Olympus is celebrating 50yrs since they first introduced their unique interchangeable lens half-frame 35mm SLR system with a digital version, the soon to be announced (June 16th 2009) Olympus E-P1 Micro Four Thirds digital camera with interchangeable lenses.
A photo of the Pen FT with 38mm f/1.8 lens hosted on wikepedia:
A photo of the Pen system from cameraquest.com:
What was so good about the Olympus Pen half-frame SLRs?
In short, they were among the most pleasurable cameras to shoot and are ranked amongst the most favorite cameras of all time.
Leica users swallowed them up in droves (more than 17 million of the cameras were sold worldwide), because unlike the rangefinder design of the Leicas, the Pen cameras were of similar style but used a super compact mirror SLR design which allowed it not to look like a SLR as it did not have the characteristic pentaprism hump on the top.
The Pen cameras were beautifully designed with an exceptionally clean aesthetic design with a high quality finish and easy to use levers and dials.
The Pen also allowed flash sync all the way to 1/500th sec whereas all 35mm SLR cameras of the era only had flash sync to 1/60th sec.
BUT perhaps most importantly, the half-frame film size (18x24mm with 1.4x crop factor compared to 35mm diagonal) meant that Olympus could design Leica-like compact, sharp, manual focus lenses with minimal aberrations as they could get away with a much smaller image circle – as with Super 35mm moving picture format (the PL lenses) and much the same as with Four Thirds and Micro Four Thirds digital cameras.
The short lens flange to film distance has meant that these Pen lenses could only be used on the Pen cameras – until now – adapters will be made soon which will allow them to be used on any Micro Four Thirds digital camera – so it is not surprising that Olympus has returned to its wonderful designs in producing its first Micro Four Thirds digital camera – the E-P1 – although it will not have a mirror-based optical viewfinder but an LCD screen and optional EVF/optical viewfinders to sit in the hotshoe.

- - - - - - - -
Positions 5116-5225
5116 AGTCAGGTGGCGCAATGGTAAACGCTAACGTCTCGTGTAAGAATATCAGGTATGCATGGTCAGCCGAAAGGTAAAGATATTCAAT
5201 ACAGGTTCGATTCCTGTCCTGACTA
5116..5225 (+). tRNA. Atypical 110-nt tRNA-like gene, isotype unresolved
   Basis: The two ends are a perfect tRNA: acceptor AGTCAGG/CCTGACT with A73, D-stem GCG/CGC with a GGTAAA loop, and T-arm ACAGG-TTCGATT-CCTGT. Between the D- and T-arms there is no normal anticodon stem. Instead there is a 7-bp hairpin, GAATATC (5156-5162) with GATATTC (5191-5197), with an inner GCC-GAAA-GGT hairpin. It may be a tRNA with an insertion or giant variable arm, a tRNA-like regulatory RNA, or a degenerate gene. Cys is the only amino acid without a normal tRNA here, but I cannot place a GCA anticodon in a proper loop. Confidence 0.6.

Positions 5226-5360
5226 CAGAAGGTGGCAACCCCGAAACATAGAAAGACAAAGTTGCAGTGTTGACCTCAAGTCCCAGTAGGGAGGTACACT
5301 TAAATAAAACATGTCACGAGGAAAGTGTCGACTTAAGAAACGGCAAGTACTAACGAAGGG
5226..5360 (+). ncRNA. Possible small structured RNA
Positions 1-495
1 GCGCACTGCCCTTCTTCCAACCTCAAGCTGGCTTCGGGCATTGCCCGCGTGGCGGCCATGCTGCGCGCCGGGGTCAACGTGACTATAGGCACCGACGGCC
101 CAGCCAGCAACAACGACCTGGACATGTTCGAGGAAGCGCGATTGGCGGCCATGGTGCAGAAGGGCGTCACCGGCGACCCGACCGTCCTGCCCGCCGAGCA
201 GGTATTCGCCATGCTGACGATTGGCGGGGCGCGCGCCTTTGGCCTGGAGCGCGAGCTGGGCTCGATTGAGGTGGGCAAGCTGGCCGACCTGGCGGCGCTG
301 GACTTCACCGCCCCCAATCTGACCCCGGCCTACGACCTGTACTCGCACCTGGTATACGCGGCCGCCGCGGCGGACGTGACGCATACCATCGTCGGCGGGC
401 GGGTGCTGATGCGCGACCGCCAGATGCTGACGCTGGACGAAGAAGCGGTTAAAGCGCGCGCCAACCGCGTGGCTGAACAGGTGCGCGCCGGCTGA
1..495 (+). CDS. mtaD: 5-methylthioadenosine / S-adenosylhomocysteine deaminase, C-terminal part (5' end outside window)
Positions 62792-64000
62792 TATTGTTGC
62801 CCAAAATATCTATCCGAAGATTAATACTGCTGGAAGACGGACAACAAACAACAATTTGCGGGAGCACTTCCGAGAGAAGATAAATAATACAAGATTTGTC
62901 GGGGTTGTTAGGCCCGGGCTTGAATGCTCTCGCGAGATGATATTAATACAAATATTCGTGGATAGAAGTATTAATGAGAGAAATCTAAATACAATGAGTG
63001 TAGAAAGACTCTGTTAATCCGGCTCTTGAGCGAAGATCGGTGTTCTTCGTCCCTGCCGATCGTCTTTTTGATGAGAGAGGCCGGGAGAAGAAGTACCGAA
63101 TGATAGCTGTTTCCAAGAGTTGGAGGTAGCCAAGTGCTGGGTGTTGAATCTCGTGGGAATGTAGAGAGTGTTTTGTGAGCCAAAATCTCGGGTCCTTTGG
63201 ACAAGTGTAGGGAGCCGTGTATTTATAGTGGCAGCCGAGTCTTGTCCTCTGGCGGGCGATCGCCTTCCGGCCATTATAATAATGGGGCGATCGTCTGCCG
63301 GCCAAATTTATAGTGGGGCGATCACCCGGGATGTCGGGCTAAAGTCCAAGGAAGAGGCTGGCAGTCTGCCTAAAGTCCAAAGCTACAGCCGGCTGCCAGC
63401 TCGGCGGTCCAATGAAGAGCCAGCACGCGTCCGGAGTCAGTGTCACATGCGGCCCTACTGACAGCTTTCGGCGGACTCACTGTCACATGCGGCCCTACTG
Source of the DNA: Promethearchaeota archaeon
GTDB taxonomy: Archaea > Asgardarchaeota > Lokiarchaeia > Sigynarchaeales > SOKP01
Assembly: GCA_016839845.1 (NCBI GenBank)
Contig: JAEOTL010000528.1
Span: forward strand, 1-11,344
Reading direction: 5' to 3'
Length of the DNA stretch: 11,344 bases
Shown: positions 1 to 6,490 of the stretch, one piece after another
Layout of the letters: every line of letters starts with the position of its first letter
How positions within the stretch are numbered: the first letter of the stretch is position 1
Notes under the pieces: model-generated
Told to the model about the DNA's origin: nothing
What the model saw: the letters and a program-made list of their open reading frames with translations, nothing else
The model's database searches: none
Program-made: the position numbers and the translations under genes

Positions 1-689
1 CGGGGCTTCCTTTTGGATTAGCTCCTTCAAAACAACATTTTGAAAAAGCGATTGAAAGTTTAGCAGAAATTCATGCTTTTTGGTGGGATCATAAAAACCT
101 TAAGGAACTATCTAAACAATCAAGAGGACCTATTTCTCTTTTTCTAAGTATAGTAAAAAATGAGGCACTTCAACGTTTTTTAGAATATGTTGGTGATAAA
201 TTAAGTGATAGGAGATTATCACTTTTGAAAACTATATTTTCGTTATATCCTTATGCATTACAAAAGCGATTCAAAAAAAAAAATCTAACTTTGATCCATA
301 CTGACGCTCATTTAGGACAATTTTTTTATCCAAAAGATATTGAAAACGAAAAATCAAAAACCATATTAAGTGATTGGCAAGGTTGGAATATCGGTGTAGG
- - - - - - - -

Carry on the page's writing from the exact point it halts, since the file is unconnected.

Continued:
Furthermore, because of the short lens flange to film distance, as with Micro Four Thirds, lens adapters were made for the Olympus Pen series for a range of lenses including Nikon, Canon, Exacta, and pentax screw mount lenses and Olympus OM lenses – making this method, the ONLY way to get 1/500th sec flash sync with these lenses. An adapter was also made for Leica 39mm but this did not allow focus at infinity.
Interestingly, being half a 35mm frame, the frame was oriented vertically so all your images were in portrait orientation and you needed to rotate the camera for a landscape orientation – obviously, this is NOT the case with the Micro Four Thirds cameras at present.
The Pen lenses included:
- wide angle lenses:
- 20mm f/3.5
- 25mm f/4
- 25mm f/2.8
- normal lenses:
- 38mm f/1.8
- 40mm f/1.4
- 42mm f/1.2
- 38mm f/2.8 pancake style
- 38mm f/3.5 macro
- portrait lenses:
- 60mm f/1.5
- 70mm f/2
- 100mm f/3.5
- zoom lenses:
- 50-90mm f/3.5
- 100-200mm f/5
- telephoto lenses:
- 150mm f/4
- 250mm f/5
- 400mm f/6.3 mirror
- 800mm f/8 mirror
More information on the Pen series:
- Olympus 50th anniversary of the Pen web page including history and video
- Cameraquest web page
- Wikipedia with full details of lenses
The E-P1 will be about the same size as the very popular Canon G10 BUT the E-P1 sensor will be 5x larger meaning much better image quality, shallower depth of field and the EP-1 allows almost any lens to be used on it – to me, E-P1 and its successors will be THE jacket pocketable high image quality digital camera.
And some images of the soon to be announced Olympus E-P1 MFT digital (taken from a Canon users forum – they were impressed!):